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In "Teach Yourself Electricity and Electronics, 6th Ed." [Gibilisco] (2016) a test question reads as follows:

A DC ohmmeter will give us a correct reading for a component in isolation (not connected to anything else) if that component"
(a)  contains inductance and resistance in series.
(b)  contains capacitance and resistance in parallel.
(c)  contains pure resistance.
(d)  contains pure inductance.
(e)  Any of the above.

The correct answer is claimed to be (e).

My question pertains to (b): Assuming a large capacitance inside the component, wouldn't it take some time before the correct reading could be obtained, since it would take some time for the voltage across the capacitance to creep asymptotically towards the voltage of the internal battery of the ohmmeter (during which time the ohm-reading would be too low, because of higher-than-final current through the internal ammeter of the ohmmeter)?

EDIT: When posing the question, I was unaware of the different ways of measuring resistance, e.g. keep voltage stable and measure current OR keep current stable and measure voltage, the LATTER being the preferred method in modern multi-meters. I naïvely assumed stable voltage.

With my question I was asking for confirmation that the resistance reading can take some time to settle to the actual value. This has been confirmed by the accepted answer to be the case, regardless of the type of ohmmeter employed. (With a large internal capacitance in the measured component and an ohmmeter using a small fixed current, presumably the measurement could take a LONG time to settle to the resistance value of the resistor.)

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    \$\begingroup\$ You seem to be assuming that the capacitor starts uncharged - likely a safe assumption, since the parallel R would discharge the C after awhile. I've seen ohmmeters display negative resistance when I've been too impatient to wait for discharge. And I've seen ohmmeters fall from "infinite resistance" to the proper R value, if the parallel C was charged the other way. In any case, you keep measuring until R stops changing. If you swap ohmmeter leads for a 2nd measurement, you may have to wait awhile to settle. \$\endgroup\$ – glen_geek Jun 12 at 19:34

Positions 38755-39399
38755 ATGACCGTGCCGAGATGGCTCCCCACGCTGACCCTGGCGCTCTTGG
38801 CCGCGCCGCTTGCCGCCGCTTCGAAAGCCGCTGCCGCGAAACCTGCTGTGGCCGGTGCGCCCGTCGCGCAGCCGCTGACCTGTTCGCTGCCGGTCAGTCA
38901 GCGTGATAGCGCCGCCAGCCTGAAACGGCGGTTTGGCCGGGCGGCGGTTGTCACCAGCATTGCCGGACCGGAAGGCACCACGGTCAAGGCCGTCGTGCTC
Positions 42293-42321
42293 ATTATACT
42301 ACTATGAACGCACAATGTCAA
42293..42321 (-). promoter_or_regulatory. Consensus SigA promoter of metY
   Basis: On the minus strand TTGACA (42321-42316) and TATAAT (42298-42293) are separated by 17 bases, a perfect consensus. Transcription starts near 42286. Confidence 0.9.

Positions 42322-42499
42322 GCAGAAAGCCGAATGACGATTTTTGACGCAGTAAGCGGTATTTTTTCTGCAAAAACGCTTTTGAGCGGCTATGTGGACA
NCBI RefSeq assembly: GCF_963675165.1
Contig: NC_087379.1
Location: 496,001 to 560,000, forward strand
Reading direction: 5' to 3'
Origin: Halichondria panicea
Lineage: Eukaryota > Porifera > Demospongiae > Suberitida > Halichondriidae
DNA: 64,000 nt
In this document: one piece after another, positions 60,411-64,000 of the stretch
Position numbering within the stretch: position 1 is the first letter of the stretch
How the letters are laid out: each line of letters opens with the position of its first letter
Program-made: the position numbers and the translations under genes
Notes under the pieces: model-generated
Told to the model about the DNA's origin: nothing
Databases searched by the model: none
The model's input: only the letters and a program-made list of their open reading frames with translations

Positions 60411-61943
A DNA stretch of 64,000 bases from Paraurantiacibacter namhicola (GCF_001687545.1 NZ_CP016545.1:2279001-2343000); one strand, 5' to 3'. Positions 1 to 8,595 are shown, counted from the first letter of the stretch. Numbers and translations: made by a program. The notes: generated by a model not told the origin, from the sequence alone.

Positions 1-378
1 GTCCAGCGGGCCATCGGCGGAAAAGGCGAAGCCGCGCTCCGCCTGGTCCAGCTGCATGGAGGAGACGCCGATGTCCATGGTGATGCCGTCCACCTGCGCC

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    \$\begingroup\$ what exactly is your question? ... are you asking for a confirmation that the resistance reading can take some time to settle to the actual value? \$\endgroup\$ – jsotola Jun 12 at 19:46
  • \$\begingroup\$ (b) false ? Can't see how - the ohmmeter specified is a DC instrument. It either applies a DC current and measures DC voltage, or it applies a DC voltage and measures DC current. \$\endgroup\$ – glen_geek Jun 12 at 19:46
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    \$\begingroup\$ @glen_geek not a safe assumption if the device has been powered recently, or even not recently if there is no discharge path eg. switching mains power supplies usually have bleeder resistors across the filter capacitors. These often fail and then the capacitors stay charged for a long time (hours/days) after the unit is disconnected. Then you try to measure the resistance and the meter gets 300V across it! \$\endgroup\$ – Bruce Abbott Jun 12 at 21:50
  • \$\begingroup\$ @jsotola Yes, I was asking for confirmation that the resistance reading can take some time to settle to the actual value. \$\endgroup\$ – Treefrog Jun 13 at 5:06
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Assuming a large capacitance inside the component, would it not be the case, that it could take some time before the correct reading could be obtained, since it would take some time for the voltage across the capacitance to creep asymptotically towards the voltage of the internal battery of the ohmmeter (during which time the ohm-reading would be too low, because of higher than final current through the internal ammeter of the ohmmeter)?

Yes, this is correct.

The time taken would depend on the test current and the capacitor value.

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    \$\begingroup\$ Yes - Test current is most common for ohmmeters. The OP suggests an ohmmeter applying a test voltage: "asymptotically towards the voltage of the internal battery". Both approaches can work, but applying a known current, and measuring the probe's voltage is the more common method. \$\endgroup\$ – glen_geek Jun 12 at 19:41
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    \$\begingroup\$ With a constant current a capacitor will charge linearly. With a resistor in parallel it will charge as the OP described. \$\endgroup\$ – Transistor Jun 12 at 19:52

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